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It sounds like a situation that occurred in Toronto Canada a number of years ago. A gas company (I worked for the gas company, this is how I heard about it) was tapping an old cast iron gas main for a new street line. It was beside an old cast iron water main and looked identical. They apparently look for condensation on the water main to tell it from the gas main. However, they tapped the wrong main and sent city pressure water up the small street's gas line. People were angry when water poured out through all their gas appliances and flooded their basements. It cost the gas company lots to make it all right.

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The problems that come are the gas valves seats. If any debris (sand) floating in the water gets caught under the seat of the valve, it could prevent it from closing, opening or both. It also may damage a seat designed to seal natural gas and cause permanent damage (gas leaking by the seal at a small rate.) The water in the appliance pressure regulator also plays havoc. The pressure regulator could become 'suggish' and may cause further problems.
--
Zyp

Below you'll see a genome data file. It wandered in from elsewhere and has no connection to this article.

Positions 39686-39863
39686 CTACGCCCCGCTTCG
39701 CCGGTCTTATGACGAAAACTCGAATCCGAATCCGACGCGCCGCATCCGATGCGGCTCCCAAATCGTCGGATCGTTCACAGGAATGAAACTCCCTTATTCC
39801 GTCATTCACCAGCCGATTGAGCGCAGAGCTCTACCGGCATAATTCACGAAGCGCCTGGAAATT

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Hey guys just a word of caution. I been in the utility constrution business over 30 years as an equipment operator. People that don't have gas in their houses think they are safe from a gas exposion. This just isnt true. Over the years I have seen / heard of a couple of instances where houses were blown off their foundations from gas and they didn't even have gas in their houses. What happens is this. A crew digging in the street strikes a gas line. The proper why to handle this is to rip it all the way out so the gas escapes into the air until it can be shut down. But what happens a lot is the crew hits the pipe and doesnt think they do any damage to it. They finish their work and backfill the trench. Meanwhile gas can be escaping from anywhere along the pipe that got a little tug. What happens is the gas will follow the path of least resistance and this can be a couple of things. It has been known to follow up the water service line trench of peoples houses that dont have gas. They come home and smell gas but say we dont have gas it cant be gas. Then the furnace cycles or they flip a switch, good night Irene. It can also follow up the trench from a swer connection and leak into a basement around the castiron pipe where it comes thru the floor or wall. I'm telling you this because if you do come home and smell gas be aware that this can happen and call 911 or gas company from a neighbors house. They will come out immediately. Tell your kids too! Natural gas is pretty safe as it is lighter then air. Propane on the other hand is heavier then air and collects in the low spots of your home. This is far more dangerous. Just a little info for you non gas users.